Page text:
The first thing I think about: what time does Natalie need to be out of the house? And if it's early, then that's it for me -- I'm up, out of bed, dressed, and downstairs to make lunches and take the reins for the day. If Natalie has a bit of time up her sleeve, though, I may try snoozing until 0730. But it's not a 'natural right': it's a careful, considered decision, no matter how tired I may be.

And my entire day, every day: where do the kids need to be? How long will they be there? What do I have to organise for the morning/afternoon/evening/night? How do I fit my personal work and household duties around what the kids are doing?

Even as I write this, I'm on the clock. I've been checking my email. I've already cleaned up after breakfast, and dispatched the daughter with Neighbour Anna off to daycare. Meanwhile, one of Neighbour Anna's kids is here with the boys. They have another forty minutes of playtime before I load them into the car and we go to Launceston so they can do the gymnastics thing. That's another thirty minutes I can have here -- or anywhere else I need to be -- before I have to start packing, organising, and chivvying kids.

And so it goes, the rest of the day. The kids will be done with gym by a quarter of twelve. I'll need to organise a lunch for them. There are a few errands to run in Launceston. Then when we get back, they'll have another hour or so to play before the daughter gets returned... which means I'd better do a bit of grocery shopping in Launceston to prep for dinner. And Natalie may or may not be on call tonight... must check. And I need to run the pump, too, so I'd better bring the fuel bottle and get some petrol.

Now, the insidious thing about this is that there are no breaks, no holidays to speak of. If you've got a compassionate partner, you get some down time and some alone time -- but it always, always has to be planned and set up, and so whenever you've got some of that precious downtime coming to you, inevitably you plan things for it.

You remember what it was like just to spontaneously throw all your plans out the window for a day? I do -- at least, I think I do. Random road-trips with unexpectedly arriving friends. Days where I got caught up in the gravity well of somebody's back deck, lazy in the sun with beer and backyard cricket.

Sure, I can still have beer on the deck and backyard cricket: but the time has to be allotted and planned for. There's no point where I can simply go yeah, fuck it, the rest of the day will take care of itself, man -- because it simply will not take care of itself.

It gets into your head.

On Wednesday, Natalie unexpectedly agreed to handle dinner. Neighbour Anna took the boys to gym, and then kept 'em at her place for the afternoon to play. The Mau-Mau was at daycare. And Natalie went on a bike ride.

I was left alone, in an unplanned window. It fair did in my bloody head.

First I thought I'd write, but I kept zoning out - thoughts of dinner and errands kept cropping up, interrupting me. Unplanned time to write? That doesn't happen, does it? Must be something else you have to do.

So I thought I'd hit the garden. And I did a bit of hoeing and weeding, but the whole time, I had this feeling that I was skipping out on something - that I'd forgotten some vital matter. It was creepy as hell. I'd find myself stopping in mid-work, trying to remember, trying to recall... and then I'd realise that no, no... the time was mine. I didn't have to prepare for dinner, or go shopping or anything. I could choose to do what I wanted.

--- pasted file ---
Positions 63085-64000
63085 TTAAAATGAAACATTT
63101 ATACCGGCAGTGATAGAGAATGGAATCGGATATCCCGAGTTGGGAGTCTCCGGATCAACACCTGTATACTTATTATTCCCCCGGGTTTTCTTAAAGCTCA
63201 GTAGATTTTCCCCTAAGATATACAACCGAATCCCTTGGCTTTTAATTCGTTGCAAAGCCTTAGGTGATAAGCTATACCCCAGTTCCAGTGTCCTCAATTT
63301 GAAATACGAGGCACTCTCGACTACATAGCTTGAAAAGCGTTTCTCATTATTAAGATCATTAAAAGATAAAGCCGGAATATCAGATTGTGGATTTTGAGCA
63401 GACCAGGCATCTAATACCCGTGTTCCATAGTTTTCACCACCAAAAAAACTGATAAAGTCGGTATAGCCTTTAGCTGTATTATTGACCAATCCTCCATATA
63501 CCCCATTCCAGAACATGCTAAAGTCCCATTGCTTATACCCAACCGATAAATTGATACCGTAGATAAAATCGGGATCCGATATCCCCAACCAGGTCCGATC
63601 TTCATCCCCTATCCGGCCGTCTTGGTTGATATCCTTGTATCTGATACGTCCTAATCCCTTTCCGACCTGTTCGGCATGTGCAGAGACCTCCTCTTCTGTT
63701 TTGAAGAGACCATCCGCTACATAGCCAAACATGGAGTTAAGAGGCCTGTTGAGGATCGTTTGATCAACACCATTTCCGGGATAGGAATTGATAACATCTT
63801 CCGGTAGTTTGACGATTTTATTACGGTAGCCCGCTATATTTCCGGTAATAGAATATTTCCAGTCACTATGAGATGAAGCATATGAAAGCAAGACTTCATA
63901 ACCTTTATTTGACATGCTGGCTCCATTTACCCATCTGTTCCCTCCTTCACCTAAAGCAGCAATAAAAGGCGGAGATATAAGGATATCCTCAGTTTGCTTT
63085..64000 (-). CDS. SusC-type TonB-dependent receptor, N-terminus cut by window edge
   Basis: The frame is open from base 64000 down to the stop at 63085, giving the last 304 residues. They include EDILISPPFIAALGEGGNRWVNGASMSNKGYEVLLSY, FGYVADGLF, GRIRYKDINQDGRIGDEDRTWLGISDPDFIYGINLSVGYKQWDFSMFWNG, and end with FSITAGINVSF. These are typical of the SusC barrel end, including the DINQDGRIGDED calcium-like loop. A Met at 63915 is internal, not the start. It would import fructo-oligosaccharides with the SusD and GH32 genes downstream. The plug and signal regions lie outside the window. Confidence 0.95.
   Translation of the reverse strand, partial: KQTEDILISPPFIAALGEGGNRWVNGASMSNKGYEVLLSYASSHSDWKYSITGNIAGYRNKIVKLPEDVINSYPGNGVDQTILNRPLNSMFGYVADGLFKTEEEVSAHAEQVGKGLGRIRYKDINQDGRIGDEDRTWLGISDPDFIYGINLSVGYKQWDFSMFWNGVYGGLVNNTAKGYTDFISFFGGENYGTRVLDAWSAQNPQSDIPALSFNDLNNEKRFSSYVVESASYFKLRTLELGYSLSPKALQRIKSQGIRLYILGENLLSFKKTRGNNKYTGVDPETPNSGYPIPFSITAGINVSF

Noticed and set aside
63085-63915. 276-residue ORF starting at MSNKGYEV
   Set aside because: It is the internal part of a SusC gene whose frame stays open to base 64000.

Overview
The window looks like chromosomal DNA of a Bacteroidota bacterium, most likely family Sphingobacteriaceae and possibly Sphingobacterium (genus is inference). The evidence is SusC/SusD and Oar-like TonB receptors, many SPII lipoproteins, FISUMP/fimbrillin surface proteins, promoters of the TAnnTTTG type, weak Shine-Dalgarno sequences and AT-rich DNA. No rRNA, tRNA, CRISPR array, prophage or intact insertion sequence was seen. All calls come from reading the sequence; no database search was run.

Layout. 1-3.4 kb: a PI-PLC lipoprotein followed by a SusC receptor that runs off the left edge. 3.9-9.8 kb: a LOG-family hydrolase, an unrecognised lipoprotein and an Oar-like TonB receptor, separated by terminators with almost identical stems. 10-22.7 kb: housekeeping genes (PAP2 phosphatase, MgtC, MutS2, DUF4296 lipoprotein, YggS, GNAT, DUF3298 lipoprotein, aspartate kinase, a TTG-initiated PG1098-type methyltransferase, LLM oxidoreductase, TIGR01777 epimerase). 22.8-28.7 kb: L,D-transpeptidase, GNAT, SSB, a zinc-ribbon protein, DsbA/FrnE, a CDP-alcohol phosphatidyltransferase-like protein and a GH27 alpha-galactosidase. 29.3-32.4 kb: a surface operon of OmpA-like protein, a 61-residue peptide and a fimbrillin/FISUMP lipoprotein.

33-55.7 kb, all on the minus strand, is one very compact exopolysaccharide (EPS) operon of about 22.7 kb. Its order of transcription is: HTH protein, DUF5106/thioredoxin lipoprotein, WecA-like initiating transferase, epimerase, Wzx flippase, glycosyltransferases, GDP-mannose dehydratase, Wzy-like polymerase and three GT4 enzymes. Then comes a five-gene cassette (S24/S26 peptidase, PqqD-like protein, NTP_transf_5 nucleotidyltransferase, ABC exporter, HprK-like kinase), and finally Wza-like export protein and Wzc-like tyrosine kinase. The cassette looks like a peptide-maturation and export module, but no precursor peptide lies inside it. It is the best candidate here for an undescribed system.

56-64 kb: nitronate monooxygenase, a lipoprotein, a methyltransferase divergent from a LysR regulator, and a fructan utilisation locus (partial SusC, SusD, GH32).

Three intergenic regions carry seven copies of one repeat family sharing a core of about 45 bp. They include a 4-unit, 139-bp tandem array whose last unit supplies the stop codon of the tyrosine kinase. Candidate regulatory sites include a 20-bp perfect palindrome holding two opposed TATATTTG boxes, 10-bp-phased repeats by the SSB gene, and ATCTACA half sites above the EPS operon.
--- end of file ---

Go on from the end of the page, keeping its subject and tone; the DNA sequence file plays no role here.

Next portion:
Most of the afternoon, I drifted badly. One task to another. I didn't achieve much. I was pretty tired - long night beforehand - so I tried napping, but I kept waking up from dreams where I'd lost or forgotten stuff. And come dinnertime, with Natalie making sushi, I was jittery, nervy... it felt wrong.

Planned. Everything is planned, even if only loosely, in terms of time. Spontaneous trip down an interesting side-road? Only if you know you'll get home in time for feeding and bathing and all that stuff. Random trip to the beach? Oh, that's not random: first you have to make sure the doctor's schedule is cleared. Then you've got to consider how long the kids will be able to deal with the place. And you absolutely have to make plans for food, and shade, and sunscreen, towels and changes of clothes, and what do you say when the boys want to invite a friend?

It's all planned. Not minute-by-minute, no, but definitely bloc by bloc, with certain fixed points occurring 'most every day, like known rocks or reefs to be navigated. And even when you do get time out, down-time, unplanned time, there's always the certain knowledge that it's going to end. You know to the day, the hour, the minute when you're due to resume your duties, and everything you do is calculated to fit into that window of 'open time'.

It isn't your life any more. Like a classy thief in a complicated heist movie, you plan everything to perfection so you can steal back precious jewels of time to call your own.

This is the bit I can't explain properly - the bit every parent will understand innately, but virtually nobody else will truly feel. It really isn't your life any more. The 'default setting' to which you revert is no longer that of 'single or paired adult'. It is now 'parent', and that means no rolling over and going back to sleep without careful decision-making: not now, nor for the next fourteen or fifteen years.